Suing for Punitive Damages in Juneau
In Juneau, Alaska, the civil litigation system is primarily concerned with compensating the victims of wrongdoing, rather than punishing the wrongdoers, or casting moral blame upon them.
However, this general principle has a major exception. In rare cases, a Juneau, Alaska judge or jury can award damages to the plaintiff that are not calculated by the actual losses suffered. Instead, they serve the purpose of punishing the defendant, and deterring others from wrongdoing. These are called "punitive damages."
Courts in Juneau, Alaska do not grant punitive damages in most cases. The civil litigation system is geared against granting financial windfalls to civil plaintiffs. But, there are rare cases, where the defendant has done something to the plaintiff that is so morally reprehensible, that society's interest in punishing the defendant and deterring similar misconduct outweighs the civil justice system's preference against punitive damages.
Conduct that can give rise to punitive damages in Juneau, Alaska
The vast majority of personal injury lawsuits in Juneau, Alaska involve cases in which the defendant did not intend to harm the plaintiff, but did so through carelessness. This is not enough to award punitive damages in Juneau, Alaska.
In Juneau, Alaska, punitive damages are not awarded in most cases. They are normally only awarded when the defendant's actions was so reckless or deplorable that punishment of the defendant is warranted. Acts such as battery, fraud, and defamation (in some cases) are usually considered sufficient in Juneau, Alaska to justify punitive damages. In deciding whether to award punitive damages, and how much to award, the two most important factors the court looks at will be the level of immorality of the act, as well as the actual harm that the plaintiff suffered as a result of the defendant's conduct.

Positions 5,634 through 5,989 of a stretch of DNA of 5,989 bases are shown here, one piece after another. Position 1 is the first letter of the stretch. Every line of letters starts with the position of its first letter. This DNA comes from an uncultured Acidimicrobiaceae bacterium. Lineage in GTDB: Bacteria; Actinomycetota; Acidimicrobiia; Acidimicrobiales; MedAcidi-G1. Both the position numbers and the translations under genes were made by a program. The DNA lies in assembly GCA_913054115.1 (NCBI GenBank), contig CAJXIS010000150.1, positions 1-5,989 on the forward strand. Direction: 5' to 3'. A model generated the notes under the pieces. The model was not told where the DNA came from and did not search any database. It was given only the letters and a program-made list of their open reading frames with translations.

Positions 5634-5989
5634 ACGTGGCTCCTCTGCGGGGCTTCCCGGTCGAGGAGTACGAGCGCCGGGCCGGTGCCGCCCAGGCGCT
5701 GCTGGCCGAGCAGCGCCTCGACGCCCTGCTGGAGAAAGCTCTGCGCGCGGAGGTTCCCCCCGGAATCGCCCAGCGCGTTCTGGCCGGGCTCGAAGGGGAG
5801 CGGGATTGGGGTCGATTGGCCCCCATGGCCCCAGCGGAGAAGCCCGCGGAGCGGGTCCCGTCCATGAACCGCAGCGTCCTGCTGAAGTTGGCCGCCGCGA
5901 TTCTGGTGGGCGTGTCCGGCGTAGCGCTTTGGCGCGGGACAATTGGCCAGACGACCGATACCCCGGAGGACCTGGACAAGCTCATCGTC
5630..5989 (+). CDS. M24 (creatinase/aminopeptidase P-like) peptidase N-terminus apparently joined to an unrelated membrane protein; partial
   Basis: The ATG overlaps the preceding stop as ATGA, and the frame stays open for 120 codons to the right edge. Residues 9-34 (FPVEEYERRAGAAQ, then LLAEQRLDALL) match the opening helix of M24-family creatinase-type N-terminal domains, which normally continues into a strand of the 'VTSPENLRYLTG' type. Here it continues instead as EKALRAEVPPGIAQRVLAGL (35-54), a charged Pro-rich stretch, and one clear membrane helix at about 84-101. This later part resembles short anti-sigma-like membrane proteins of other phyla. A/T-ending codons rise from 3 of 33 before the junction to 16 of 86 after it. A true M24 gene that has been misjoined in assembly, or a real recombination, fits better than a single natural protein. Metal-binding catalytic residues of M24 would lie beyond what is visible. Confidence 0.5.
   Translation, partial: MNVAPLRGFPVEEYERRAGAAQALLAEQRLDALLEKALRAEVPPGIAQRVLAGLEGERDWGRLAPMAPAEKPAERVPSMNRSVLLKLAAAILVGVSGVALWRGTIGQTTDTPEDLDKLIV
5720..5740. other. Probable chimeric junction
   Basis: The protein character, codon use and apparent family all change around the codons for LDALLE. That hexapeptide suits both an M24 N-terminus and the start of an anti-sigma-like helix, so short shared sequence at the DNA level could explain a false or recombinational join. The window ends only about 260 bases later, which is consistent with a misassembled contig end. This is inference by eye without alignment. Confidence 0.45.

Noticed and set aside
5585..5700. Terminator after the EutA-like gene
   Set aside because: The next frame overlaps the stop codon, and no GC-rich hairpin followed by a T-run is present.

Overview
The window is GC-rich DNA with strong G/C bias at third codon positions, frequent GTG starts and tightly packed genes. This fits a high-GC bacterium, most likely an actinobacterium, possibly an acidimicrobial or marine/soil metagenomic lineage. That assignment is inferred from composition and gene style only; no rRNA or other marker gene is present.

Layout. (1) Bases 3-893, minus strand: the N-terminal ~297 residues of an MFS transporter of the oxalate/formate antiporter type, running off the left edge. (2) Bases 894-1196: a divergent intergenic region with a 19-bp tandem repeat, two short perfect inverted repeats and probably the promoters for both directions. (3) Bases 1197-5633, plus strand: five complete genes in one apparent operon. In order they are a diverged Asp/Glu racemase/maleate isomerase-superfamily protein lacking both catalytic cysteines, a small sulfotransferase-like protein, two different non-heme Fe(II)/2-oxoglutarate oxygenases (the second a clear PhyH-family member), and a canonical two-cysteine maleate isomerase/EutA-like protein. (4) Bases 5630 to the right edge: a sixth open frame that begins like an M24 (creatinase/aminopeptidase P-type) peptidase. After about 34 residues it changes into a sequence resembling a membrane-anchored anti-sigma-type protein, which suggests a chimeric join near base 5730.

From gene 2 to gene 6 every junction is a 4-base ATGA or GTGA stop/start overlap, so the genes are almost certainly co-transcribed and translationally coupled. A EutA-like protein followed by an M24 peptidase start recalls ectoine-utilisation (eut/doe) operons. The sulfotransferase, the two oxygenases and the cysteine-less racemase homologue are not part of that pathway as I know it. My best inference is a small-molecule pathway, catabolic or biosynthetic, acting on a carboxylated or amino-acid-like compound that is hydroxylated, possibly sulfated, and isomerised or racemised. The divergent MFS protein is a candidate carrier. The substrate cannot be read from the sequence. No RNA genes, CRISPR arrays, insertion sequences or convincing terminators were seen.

It's necessary to know that punitive damages in Juneau, Alaska are subject to limits. The Supreme Court of the United States has held, more than once, that punitive damages can't be grossly disproportionate to the actual harm suffered by the plaintiff. Grossly excessive punitive damage awards are unconstitutional, the Supreme Court has held, because they amount to the government taking property from the defendant without due process of law.
In general, punitive damages in Juneau, Alaska cannot be more than 10 times larger than the actual damages suffered by the plaintiff. However, this is not an absolute rule, and appeals courts in Alaska have upheld much larger awards, and found much smaller awards to be invalid. It's determined on a case-by-case basis.
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In Juneau, Alaska, judges and juries have a good deal of leeway in deciding if they want to grant punitive damages, so there are a nearly-unlimited number of cases that can lead to a punitive damage award.
If you have been hurt in Juneau, Alaska and you think punitive damages might be justified, a large amount of money might be at stake. For that reason, you should not hesitate to consult a civil litigation attorney in Juneau, Alaska.